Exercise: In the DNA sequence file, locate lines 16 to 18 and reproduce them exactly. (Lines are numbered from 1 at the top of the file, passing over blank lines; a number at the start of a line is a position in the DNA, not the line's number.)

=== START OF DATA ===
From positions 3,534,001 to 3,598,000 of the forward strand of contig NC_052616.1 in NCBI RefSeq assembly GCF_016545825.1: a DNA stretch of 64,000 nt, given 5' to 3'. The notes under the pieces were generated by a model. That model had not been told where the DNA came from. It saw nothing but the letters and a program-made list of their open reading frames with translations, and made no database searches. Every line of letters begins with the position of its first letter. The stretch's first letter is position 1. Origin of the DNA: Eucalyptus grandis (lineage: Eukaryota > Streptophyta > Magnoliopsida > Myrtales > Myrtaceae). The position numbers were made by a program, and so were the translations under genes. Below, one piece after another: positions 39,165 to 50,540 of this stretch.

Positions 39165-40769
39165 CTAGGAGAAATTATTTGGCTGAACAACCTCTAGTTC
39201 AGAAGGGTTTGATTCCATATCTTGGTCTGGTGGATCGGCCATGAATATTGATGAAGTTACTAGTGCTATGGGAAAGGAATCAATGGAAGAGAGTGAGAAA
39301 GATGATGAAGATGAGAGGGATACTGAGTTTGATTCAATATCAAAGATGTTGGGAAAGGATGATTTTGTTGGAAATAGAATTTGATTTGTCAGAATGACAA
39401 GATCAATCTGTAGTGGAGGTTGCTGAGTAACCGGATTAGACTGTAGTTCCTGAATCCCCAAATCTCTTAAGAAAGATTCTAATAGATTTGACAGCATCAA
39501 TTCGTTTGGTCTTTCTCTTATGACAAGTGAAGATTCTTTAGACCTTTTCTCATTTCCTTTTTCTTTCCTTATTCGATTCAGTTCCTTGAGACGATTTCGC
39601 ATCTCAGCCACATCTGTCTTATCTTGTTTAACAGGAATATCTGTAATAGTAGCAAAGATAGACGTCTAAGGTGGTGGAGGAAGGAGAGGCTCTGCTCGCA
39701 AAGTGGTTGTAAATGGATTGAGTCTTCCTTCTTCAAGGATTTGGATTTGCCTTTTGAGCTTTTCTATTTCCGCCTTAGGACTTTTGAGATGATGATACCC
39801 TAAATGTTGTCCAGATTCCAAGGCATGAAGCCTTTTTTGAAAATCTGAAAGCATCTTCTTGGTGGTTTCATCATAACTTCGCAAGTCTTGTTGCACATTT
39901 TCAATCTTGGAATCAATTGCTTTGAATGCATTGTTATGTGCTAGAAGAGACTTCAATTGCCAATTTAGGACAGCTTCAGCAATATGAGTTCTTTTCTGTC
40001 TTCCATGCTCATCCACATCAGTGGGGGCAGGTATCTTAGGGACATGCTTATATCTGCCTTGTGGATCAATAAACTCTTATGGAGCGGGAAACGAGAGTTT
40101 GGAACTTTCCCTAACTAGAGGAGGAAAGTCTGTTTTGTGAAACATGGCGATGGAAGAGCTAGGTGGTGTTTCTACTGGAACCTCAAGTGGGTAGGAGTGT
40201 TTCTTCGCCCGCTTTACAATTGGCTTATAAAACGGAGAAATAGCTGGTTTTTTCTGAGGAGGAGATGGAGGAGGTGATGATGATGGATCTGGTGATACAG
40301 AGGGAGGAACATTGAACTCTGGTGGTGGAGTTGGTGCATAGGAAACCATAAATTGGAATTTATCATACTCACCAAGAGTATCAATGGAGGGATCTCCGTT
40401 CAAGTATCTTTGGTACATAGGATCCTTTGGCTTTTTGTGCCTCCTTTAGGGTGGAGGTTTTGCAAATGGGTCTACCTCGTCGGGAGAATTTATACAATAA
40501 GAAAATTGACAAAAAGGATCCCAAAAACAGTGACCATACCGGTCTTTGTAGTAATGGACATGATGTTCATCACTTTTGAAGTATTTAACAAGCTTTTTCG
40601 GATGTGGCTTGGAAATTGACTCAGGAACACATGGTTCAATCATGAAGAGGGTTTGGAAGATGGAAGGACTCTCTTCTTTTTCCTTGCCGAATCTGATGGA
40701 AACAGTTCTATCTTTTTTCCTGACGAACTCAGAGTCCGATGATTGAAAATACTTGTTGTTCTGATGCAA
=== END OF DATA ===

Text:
40401 CAAGTATCTTTGGTACATAGGATCCTTTGGCTTTTTGTGCCTCCTTTAGGGTGGAGGTTTTGCAAATGGGTCTACCTCGTCGGGAGAATTTATACAATAA
40501 GAAAATTGACAAAAAGGATCCCAAAAACAGTGACCATACCGGTCTTTGTAGTAATGGACATGATGTTCATCACTTTTGAAGTATTTAACAAGCTTTTTCG
40601 GATGTGGCTTGGAAATTGACTCAGGAACACATGGTTCAATCATGAAGAGGGTTTGGAAGATGGAAGGACTCTCTTCTTTTTCCTTGCCGAATCTGATGGA